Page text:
Philadelphia has been on a “Stay at Home” order since mid-March. Only essential workers can work, including mostly healthcare, food services and public safety workers. We are permitted to leave home to shop for food, and to exercise outside alone or with a household member with whom we reside. Schools are closed. We are to practice social distancing which is defined as being no closer than 6 feet (3.6 meters) from another person outside our “stay at home” group. My husband is a physician-scientist. His was instructed to shut down all his active laboratory research and to work from home. This has been a fortuitous turn of events for us because since early March I have been mostly confined to our apartment because of vertebral compression features. Some days I can barely walk even inside. This means that household chores (including taking care of me and Dino) have fallen on his shoulders.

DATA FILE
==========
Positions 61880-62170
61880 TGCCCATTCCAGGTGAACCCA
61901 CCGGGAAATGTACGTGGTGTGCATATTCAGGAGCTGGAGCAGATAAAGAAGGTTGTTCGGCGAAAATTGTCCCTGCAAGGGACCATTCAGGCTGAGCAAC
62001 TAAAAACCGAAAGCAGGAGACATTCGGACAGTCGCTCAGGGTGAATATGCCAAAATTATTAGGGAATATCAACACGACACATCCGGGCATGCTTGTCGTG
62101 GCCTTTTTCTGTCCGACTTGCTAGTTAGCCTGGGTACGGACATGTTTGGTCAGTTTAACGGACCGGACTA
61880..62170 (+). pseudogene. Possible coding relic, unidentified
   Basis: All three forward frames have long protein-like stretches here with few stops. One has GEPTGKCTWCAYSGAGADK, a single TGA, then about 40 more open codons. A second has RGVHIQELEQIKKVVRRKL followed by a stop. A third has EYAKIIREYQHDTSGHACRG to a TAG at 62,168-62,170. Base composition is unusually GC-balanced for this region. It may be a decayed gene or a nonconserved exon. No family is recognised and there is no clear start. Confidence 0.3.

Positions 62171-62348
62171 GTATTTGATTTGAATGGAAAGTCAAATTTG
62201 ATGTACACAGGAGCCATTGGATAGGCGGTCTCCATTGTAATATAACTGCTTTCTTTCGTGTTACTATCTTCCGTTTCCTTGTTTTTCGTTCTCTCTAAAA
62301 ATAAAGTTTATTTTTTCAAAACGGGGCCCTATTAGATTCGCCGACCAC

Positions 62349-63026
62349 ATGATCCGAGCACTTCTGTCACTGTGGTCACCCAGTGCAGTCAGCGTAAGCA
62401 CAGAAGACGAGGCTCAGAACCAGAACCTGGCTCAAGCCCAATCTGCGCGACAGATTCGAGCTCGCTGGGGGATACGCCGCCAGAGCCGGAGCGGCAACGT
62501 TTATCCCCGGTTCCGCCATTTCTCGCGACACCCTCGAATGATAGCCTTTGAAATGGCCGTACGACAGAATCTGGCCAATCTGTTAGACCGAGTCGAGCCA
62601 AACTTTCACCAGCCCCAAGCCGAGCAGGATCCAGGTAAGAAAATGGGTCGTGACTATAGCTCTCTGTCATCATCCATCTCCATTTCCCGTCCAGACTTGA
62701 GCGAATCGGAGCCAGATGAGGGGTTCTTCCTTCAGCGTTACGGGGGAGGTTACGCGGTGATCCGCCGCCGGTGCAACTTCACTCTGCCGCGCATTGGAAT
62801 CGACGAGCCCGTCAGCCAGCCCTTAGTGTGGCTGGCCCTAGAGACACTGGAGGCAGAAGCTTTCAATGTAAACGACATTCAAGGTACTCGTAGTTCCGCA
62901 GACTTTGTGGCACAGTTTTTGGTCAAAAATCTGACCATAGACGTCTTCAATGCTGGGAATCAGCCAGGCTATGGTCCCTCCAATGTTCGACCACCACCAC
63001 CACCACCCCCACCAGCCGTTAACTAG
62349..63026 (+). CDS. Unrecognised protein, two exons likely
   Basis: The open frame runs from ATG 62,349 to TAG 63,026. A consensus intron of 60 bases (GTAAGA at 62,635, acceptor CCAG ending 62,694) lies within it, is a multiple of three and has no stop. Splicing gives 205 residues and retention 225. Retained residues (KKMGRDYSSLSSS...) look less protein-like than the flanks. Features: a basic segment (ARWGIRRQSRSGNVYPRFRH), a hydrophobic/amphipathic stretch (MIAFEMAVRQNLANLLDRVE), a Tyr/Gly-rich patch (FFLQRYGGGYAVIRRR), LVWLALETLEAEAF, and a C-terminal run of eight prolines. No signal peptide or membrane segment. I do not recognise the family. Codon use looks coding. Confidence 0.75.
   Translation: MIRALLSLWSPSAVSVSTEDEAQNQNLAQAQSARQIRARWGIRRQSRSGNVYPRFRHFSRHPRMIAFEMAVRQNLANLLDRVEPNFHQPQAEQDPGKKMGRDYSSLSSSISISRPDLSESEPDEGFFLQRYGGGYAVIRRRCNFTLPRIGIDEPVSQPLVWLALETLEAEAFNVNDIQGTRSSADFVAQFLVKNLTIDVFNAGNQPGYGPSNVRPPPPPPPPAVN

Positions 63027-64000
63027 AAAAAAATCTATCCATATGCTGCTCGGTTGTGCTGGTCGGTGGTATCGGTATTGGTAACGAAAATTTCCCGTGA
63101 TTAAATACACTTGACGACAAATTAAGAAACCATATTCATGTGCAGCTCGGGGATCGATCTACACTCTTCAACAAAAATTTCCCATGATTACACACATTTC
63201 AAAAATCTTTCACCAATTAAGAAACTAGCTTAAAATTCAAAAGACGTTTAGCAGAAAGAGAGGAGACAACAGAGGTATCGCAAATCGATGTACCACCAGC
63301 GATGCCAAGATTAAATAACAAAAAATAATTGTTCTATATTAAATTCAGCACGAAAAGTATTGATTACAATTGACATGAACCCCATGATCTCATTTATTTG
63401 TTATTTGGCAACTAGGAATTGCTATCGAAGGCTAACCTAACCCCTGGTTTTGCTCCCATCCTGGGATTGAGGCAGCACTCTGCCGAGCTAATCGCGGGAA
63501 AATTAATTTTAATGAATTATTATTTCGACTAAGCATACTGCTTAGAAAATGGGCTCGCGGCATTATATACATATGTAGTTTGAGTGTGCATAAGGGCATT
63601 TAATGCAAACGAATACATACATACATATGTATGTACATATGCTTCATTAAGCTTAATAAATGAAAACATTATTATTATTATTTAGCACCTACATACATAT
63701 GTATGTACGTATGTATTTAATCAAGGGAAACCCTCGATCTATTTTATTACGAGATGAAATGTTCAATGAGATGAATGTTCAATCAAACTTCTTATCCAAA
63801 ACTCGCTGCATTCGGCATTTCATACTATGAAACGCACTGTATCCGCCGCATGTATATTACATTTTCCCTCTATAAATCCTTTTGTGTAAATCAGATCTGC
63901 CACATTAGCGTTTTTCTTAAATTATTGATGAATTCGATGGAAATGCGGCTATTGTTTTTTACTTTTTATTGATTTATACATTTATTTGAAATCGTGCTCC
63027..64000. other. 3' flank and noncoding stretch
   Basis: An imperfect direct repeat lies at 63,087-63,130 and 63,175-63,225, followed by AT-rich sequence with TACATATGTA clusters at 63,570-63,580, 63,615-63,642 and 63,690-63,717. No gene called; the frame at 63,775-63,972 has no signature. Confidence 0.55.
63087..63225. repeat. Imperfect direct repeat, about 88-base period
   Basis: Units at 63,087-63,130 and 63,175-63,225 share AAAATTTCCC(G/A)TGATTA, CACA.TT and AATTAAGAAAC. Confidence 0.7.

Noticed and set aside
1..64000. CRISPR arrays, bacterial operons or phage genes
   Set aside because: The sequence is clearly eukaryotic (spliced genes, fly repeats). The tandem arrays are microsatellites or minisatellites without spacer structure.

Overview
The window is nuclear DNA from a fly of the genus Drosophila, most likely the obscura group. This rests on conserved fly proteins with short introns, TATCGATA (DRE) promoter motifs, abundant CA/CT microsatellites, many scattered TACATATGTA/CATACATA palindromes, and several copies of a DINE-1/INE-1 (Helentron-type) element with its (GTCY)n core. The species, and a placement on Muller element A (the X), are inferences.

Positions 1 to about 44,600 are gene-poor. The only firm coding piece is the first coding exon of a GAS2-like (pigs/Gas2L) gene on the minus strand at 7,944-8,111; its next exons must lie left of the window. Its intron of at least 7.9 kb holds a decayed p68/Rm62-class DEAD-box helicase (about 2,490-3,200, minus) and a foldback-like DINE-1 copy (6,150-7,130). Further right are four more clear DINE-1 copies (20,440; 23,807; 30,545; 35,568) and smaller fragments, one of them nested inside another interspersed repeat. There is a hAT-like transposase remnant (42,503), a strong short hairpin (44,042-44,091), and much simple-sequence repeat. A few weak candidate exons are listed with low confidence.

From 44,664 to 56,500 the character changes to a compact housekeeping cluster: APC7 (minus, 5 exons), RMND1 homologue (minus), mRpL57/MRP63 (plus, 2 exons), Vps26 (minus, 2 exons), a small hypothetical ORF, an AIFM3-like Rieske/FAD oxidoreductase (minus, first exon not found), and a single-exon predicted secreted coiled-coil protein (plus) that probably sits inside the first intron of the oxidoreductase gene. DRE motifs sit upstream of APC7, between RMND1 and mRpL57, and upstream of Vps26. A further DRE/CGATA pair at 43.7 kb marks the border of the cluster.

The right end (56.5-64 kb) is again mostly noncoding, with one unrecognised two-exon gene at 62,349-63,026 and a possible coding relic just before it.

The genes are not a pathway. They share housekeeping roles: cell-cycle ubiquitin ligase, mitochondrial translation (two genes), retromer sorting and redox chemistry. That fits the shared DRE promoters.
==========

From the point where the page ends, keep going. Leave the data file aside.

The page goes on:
Usually, I am the person who is mainly in charge of our dog, Dino, in terms of feeding him and walking him four times a day. However, Mr. Excitement has now taken over dog duties. Dino is a VERY easy going, love the one you’re with, dog. I feel like I now sometimes get reproachful looks from him, like “what have you done for me lately?” He knows who’s going to tend to his needs, so now Mr. E. has become his major person.
The biggest change for us and Dino is that now with spring here, we would probably take him to the local off leash dog park. I don’t know if that’s even open. Dino’s four daily walks are in our community. Where we used to indulge Dino in the opportunity for mutual butt sniffing with other dogs while we conducted some type of social interchange with the other dog’s person, but now we all try to avoid getting to close to each other.
What do you do for a living? I’m a retired lawyer with significant hobbies: blogging and Zentangle (a meditative communal art form). My husband, with whom I’m confined, is a physician scientist who does medical research into treatment for mesothelioma and lung cancer.
What is your normal day routine like?